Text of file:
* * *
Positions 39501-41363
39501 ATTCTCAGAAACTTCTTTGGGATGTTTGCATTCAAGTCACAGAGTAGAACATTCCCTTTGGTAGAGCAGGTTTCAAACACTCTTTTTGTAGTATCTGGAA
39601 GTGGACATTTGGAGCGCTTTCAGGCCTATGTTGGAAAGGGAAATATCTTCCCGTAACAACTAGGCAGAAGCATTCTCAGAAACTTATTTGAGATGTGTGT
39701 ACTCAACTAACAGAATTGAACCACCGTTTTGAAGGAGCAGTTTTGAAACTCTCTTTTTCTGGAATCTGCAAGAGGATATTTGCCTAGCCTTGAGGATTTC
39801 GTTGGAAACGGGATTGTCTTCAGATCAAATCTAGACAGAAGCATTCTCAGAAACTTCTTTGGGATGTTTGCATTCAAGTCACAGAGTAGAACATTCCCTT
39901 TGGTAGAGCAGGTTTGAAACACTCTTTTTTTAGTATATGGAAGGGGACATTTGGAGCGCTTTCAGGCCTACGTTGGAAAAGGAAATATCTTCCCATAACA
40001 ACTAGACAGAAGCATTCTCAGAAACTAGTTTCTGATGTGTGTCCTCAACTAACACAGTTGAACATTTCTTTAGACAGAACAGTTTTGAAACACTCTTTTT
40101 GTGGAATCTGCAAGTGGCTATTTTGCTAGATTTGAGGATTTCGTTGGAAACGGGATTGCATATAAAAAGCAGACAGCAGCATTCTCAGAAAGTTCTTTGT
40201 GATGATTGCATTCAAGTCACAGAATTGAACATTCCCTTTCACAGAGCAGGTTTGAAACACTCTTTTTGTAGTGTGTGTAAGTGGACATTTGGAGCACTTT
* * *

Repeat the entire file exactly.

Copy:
Positions 39501-41363
39501 ATTCTCAGAAACTTCTTTGGGATGTTTGCATTCAAGTCACAGAGTAGAACATTCCCTTTGGTAGAGCAGGTTTCAAACACTCTTTTTGTAGTATCTGGAA
39601 GTGGACATTTGGAGCGCTTTCAGGCCTATGTTGGAAAGGGAAATATCTTCCCGTAACAACTAGGCAGAAGCATTCTCAGAAACTTATTTGAGATGTGTGT
39701 ACTCAACTAACAGAATTGAACCACCGTTTTGAAGGAGCAGTTTTGAAACTCTCTTTTTCTGGAATCTGCAAGAGGATATTTGCCTAGCCTTGAGGATTTC
39801 GTTGGAAACGGGATTGTCTTCAGATCAAATCTAGACAGAAGCATTCTCAGAAACTTCTTTGGGATGTTTGCATTCAAGTCACAGAGTAGAACATTCCCTT
39901 TGGTAGAGCAGGTTTGAAACACTCTTTTTTTAGTATATGGAAGGGGACATTTGGAGCGCTTTCAGGCCTACGTTGGAAAAGGAAATATCTTCCCATAACA
40001 ACTAGACAGAAGCATTCTCAGAAACTAGTTTCTGATGTGTGTCCTCAACTAACACAGTTGAACATTTCTTTAGACAGAACAGTTTTGAAACACTCTTTTT
40101 GTGGAATCTGCAAGTGGCTATTTTGCTAGATTTGAGGATTTCGTTGGAAACGGGATTGCATATAAAAAGCAGACAGCAGCATTCTCAGAAAGTTCTTTGT
40201 GATGATTGCATTCAAGTCACAGAATTGAACATTCCCTTTCACAGAGCAGGTTTGAAACACTCTTTTTGTAGTGTGTGTAAGTGGACATTTGGAGCACTTT